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Excerpt from Oral History Interview with James P. Coleman, September 5, 1990. Interview A-0338. Southern Oral History Program Collection (#4007) See Entire Interview >>

The Mississippi Democratic delegates walk out of the 1948 Democratic National Convention

Here, Coleman identifies the Democratic National Convention of 1948 as a watershed moment in Mississippi politics and the Democratic Party's views on race issues. Whereas two Mississippi counties had "bolted the ticket" in 1928 over the issue of prohibition, the party became polarized to an extreme when the entire Mississippi Democratic Party chose to walk out of the DNC, primarily because of Truman's decision to integrate the armed services. According to Coleman, it was this moment, rather than the school desegregation issue, that truly polarized Mississippi Democrats and served as a catalyst for bringing the issue of race to the forefront of politics.

Citing this Excerpt

Oral History Interview with James P. Coleman, September 5, 1990. Interview A-0338. Southern Oral History Program Collection (#4007) in the Southern Oral History Program Collection, Southern Historical Collection, Wilson Library, University of North Carolina at Chapel Hill.

Full Text of the Excerpt

But I think that the real whirlwind began in 1948 when the southern states walked out of the Democratic Convention. That was what poured the gasoline on the fire. It'd been a rumble off in the distance. It was a kind of a monster that was hiding around the bend. I'm talking about from the standpoint of upsetting everything and tearing everything up, even getting ready to abolish the public schools and all that kind of stuff. Well, I'm a product of the public school system, and in these latter days I've got five grandchildren and they've all gone to the public schools, and they educated me and they've educated my grandchildren as well. But I would say that the real high water mark was when they walked out in '48. I'd been a delegate to the Democratic National Convention in Chicago in 1940, and I was a presidential elector for Roosevelt and Truman in '44, the last time Mississippi went Democratic victoriously until Jimmy Carter in 1976, thirty-two years later. Of course, Mississippi went democratic in '52 and '56 because John Stennis and Jim Eastland and myself got out and campaigned for the ticket. Which reminds me, I'm going to tell you this, show you about the ups and downs and why there's always a tomorrow in politics. Most politicians forget that. There is always a tomorrow, and a lot of what happens tomorrow is governed by what already happened today, naturally. But in 1928 in the big bolt on account of the liquor question and the Catholicism question, there weren't but three people in Mississippi of any stature that dared speak up for the democratic ticket-Pat Harrison, BilBo, and old man Paul Johnson, later governor. In the meantime, as I pointed out while ago, men like Heflin and Simmons, after a long career, they got ushered out of office because they had bolted the ticket. But in 1948, you remember, they carried a bunch of places. They carried Mississippi, carried South Carolina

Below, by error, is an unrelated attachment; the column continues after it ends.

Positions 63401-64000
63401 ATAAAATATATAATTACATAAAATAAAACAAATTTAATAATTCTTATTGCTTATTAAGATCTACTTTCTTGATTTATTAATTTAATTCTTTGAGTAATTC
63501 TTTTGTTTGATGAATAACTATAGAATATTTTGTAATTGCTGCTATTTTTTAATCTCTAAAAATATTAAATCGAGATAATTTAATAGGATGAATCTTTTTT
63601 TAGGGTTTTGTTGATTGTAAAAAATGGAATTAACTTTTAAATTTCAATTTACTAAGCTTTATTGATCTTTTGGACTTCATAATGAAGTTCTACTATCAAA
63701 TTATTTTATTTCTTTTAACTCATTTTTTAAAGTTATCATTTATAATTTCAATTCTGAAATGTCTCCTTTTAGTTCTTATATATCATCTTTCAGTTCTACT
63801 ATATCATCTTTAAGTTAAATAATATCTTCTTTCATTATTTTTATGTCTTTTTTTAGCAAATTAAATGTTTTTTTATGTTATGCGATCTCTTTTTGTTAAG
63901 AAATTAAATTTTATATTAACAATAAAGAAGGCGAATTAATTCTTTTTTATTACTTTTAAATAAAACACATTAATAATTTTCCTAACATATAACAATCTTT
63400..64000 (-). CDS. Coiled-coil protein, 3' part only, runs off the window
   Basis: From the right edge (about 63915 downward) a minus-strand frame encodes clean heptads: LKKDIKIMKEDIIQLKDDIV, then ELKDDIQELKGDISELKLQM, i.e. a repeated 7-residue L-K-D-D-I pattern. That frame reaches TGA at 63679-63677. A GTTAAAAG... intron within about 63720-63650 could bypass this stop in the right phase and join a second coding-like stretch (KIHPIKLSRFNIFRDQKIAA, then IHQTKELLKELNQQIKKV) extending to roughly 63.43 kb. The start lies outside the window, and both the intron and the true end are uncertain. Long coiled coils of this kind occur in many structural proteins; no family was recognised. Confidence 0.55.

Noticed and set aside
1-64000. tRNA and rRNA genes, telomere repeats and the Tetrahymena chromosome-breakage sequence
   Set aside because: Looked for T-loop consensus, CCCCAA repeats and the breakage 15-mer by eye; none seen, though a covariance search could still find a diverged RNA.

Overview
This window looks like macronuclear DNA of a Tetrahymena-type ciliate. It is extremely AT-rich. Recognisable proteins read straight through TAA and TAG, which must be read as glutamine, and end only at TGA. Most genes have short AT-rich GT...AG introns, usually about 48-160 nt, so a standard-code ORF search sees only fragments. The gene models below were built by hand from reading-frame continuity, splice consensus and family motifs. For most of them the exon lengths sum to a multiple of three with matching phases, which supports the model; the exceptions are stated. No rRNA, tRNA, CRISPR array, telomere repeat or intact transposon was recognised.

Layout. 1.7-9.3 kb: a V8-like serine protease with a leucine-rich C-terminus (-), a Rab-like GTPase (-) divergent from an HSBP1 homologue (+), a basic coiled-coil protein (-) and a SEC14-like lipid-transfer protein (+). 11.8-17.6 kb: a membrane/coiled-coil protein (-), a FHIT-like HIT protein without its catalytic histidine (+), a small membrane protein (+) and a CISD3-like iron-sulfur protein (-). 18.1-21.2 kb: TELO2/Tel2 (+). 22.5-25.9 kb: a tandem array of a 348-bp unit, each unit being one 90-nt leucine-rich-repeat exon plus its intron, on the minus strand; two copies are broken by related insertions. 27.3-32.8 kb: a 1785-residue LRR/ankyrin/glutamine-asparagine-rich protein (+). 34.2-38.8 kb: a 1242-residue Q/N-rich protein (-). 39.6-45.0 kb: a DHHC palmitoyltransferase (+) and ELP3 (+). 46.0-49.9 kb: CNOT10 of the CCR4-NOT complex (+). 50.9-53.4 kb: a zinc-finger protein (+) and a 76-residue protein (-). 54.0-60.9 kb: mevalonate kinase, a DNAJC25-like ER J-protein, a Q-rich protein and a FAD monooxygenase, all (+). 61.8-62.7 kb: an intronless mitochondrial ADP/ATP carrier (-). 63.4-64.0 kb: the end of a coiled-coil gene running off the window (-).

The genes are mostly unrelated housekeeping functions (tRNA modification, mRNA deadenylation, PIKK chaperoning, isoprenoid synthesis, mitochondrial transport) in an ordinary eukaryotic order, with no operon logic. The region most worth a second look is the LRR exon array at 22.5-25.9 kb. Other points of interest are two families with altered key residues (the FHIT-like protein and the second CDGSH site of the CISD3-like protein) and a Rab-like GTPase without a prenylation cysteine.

JOHN EGERTON:
Carried five states. Were you a delegate to the convention?
JAMES P. COLEMAN: